The tradition for not punishing military personnel for violence has been set by none other than Colonel-General Seyran Ohanyan, Defense Minister of Armenia, on June 19, 2005. That day Seyran Ohanyan, then the Defense Minister of Artsakh, together with a number of high-ranking military officials—Samvel Karapetyan, Vardan Balayan, Artur Harutiunyan, Vladik Khachatryan, as well as current Defense Minister of Artsakh, Movses Hakobyan—subjected Artsakh war veteran Pavel Manukyan to a severe gang beating within the walls of the Defense Ministry. The incident became a scandal both on TV, and in media, however, it didn’t get as much public attention as it would today thanks to the social networks. Numerous articles were written about the violence committed by High-Ranking Generals, the Armenian authorities called on the their counterparts in Artsakh to conduct an impartial investigation of the matter. The former Artsakh President, Arkady Ghukasyan, promised to guarantee unbiased administration of justice.
However, until today neither Colonel-General Ohanyan, nor his brothers-in-arms, have been held responsible for committing violence, gang beating, inflicting life-threatening physical injuries or for abuse of power. On the contrary, their military careers had impressive growth. That same administration that demanded an impartial investigation of the matter, eventually promoted Seyran Ohanyan to Defense Minister of the Republic of Armenia, and Movses Hakobyan, his accomplice in the violence, was promoted to the office of Defense Minister of Artsakh.
Even Dashnaktsutiun, which demanded the resignation of all the offenders who had participated in the severe beating of their party member Pavel Manukyan, unbiased investigation of the crime and fair punishment for the guilty, soon withdrew all those demands. Such abrupt change of position was certainly conditioned by the pressure from the authorities, as well as by their fear of losing their portfolios in the ruling system.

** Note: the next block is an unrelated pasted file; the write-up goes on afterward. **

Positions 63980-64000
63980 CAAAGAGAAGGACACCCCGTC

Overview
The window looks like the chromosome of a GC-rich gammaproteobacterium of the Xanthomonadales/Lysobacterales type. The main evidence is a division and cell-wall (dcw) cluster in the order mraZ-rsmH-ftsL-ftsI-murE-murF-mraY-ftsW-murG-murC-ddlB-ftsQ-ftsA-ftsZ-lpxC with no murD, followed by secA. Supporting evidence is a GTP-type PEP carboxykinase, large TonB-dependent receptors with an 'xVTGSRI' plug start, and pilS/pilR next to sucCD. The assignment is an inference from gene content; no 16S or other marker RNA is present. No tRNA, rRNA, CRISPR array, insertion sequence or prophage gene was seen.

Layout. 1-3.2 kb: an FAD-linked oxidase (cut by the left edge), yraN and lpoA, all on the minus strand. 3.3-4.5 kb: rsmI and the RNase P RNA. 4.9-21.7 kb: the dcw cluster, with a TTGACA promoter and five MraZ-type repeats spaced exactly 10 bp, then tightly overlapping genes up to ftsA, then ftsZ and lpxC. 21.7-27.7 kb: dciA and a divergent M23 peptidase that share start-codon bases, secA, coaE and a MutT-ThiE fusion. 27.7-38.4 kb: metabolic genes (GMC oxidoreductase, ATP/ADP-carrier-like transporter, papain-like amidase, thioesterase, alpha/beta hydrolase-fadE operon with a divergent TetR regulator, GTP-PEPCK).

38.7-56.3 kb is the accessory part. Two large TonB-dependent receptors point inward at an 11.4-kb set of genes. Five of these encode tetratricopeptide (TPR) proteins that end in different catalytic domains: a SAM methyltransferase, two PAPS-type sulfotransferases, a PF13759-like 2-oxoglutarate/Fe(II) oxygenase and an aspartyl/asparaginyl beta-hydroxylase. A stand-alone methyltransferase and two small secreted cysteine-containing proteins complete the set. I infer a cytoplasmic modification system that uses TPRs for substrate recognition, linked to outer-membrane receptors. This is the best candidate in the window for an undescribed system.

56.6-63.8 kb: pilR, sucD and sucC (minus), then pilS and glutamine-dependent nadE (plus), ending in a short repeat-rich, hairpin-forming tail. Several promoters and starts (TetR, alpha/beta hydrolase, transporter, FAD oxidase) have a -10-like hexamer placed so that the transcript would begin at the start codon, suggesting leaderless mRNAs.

In June 2005 the opportunity had come to put a stop to widespread abuse of power and violation of human rights in the ranks of the Armenian army, which would serve as an example and teach a lesson to all servicemen working in the military administration. Unfortunately, the chance was missed, which was the equivalent of giving a green light to unrestrained violence in the army.
Today Major Sasun Galstyan, notorious for humiliating and beating two soldiers in the scandalous video recording, is being charged with something, which is only a fraction of what Colonel-General Seyran Ohanyan is supposed to have been charged with because of the gang beating in June 2005. How can Armenia’s Minister of Defense Seyran Ohanyan punish an officer, for whom he himself has served as an example with his vicious conduct and gotten away with it. And how can an officer refrain from committing violence if it leads to promotion?
Ara K. Manoogian is a human rights activist representing the Shahan Natalie Family Foundation in Artsakh and Armenia; a Fellow of the Washington-based Policy Forum Armenia (PFA); creator of www.thetruthmustbetold.com and author of the white paper “To Donate Or Not to Donate”, an in-depth study on the activities of the “Hayastan” All-Armenian Fund